Many of us take over-the-counter supplements in the hopes that they will somehow help use live longer, or counteract some of our less than healthy lifestyle habits.  These measures can include vitamins and modifications to our diets, but how much do we know about the effectiveness of our efforts?

            Sorry to say, but a recent study which reviewed a large volume of data that included everything from vitamin supplements to dietary alterations, has revealed most of these measures have not been shown to prevent mortality or cardiovascular disease.

            In brief, 24 nutritional supplements and dietary interventions were evaluated.  This article will not let me list all of the interventions, but here are some highlights: reduced salt intake was protective for all-cause mortality; omega 3’s were protective for MI’s and coronary heart disease; folic acid was protective for stroke, but other vitamins, as well as the Mediterranean diet and reduced fat intake, did not have a significant effect on cardiovascular disease. Most striking to me, was the finding that the combination of calcium and vitamin D resulted in an increased risk of stroke.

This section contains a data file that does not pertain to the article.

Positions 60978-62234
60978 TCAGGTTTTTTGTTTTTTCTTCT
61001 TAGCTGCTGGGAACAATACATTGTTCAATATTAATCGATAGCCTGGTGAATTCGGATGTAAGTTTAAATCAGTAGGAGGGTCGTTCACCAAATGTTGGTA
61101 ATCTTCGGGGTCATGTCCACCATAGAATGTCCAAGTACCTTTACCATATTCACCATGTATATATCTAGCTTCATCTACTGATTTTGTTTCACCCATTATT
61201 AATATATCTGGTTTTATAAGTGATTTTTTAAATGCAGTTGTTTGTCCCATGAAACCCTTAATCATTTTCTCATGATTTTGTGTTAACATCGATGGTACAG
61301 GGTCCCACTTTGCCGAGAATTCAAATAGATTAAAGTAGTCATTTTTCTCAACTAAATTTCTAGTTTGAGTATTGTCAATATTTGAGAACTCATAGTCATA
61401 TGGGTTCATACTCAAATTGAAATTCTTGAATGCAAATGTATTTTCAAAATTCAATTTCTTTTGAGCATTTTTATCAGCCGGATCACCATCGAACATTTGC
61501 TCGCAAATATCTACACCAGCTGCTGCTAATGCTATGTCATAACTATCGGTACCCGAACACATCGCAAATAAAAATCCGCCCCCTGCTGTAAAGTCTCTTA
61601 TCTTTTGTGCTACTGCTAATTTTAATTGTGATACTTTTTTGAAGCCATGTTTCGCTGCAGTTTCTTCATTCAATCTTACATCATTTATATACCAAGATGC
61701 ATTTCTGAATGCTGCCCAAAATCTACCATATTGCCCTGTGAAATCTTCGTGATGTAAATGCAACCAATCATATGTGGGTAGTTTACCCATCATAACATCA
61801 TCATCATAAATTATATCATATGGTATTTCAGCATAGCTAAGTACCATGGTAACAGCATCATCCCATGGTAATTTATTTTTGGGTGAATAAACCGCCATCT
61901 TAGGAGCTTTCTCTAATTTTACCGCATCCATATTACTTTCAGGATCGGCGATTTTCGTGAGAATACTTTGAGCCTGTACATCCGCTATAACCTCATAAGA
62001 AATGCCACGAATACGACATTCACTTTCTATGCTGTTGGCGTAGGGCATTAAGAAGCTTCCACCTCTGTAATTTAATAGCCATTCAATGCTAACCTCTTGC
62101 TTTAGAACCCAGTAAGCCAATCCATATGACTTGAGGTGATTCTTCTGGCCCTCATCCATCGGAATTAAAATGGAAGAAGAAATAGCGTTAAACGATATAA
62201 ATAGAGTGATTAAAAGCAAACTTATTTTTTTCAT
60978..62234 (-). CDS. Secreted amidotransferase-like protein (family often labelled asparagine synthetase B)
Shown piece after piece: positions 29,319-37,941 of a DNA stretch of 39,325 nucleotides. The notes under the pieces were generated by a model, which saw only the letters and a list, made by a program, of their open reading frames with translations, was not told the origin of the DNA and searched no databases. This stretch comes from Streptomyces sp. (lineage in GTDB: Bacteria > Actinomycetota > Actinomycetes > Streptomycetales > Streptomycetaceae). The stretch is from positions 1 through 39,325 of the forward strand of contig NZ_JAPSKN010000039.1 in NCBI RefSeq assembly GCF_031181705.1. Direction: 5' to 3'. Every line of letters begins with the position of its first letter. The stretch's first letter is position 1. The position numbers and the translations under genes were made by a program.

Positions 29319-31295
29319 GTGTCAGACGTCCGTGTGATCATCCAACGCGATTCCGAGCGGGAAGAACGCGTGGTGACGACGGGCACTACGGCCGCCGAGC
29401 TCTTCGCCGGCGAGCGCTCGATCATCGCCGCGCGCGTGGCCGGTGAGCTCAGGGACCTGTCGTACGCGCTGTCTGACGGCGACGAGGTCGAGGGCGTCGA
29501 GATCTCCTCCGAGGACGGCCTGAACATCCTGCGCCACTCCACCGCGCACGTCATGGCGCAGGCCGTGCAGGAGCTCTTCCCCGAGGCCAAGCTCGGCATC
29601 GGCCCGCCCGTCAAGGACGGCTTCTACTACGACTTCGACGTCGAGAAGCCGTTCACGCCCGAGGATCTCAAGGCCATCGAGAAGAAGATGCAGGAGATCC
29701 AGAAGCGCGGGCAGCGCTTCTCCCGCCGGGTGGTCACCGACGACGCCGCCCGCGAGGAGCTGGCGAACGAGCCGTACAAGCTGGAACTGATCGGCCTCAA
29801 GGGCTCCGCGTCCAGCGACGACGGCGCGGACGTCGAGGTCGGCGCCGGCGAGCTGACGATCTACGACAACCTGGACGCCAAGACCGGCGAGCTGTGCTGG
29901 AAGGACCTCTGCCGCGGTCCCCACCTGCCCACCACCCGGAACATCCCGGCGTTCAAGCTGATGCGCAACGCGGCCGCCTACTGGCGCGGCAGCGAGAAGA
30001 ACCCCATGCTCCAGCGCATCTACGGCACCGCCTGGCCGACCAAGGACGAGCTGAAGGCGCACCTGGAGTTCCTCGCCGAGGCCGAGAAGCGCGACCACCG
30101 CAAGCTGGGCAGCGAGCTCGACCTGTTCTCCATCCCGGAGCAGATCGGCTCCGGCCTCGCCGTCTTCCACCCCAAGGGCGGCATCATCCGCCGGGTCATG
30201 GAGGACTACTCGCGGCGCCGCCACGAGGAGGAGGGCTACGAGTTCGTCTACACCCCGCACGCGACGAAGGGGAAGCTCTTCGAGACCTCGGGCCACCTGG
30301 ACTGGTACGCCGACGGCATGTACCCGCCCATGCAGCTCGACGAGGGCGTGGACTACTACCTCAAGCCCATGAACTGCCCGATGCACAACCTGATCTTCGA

Let me offer at least one insight to this data.  The American diet is heavily fortified with vitamins and minerals.  Look at any common food label and you will see we are getting plenty of vitamins.  Perhaps the benefit of all of these dietary supplements would be better seen in places where the population is poorly nourished and not getting an adequate supply.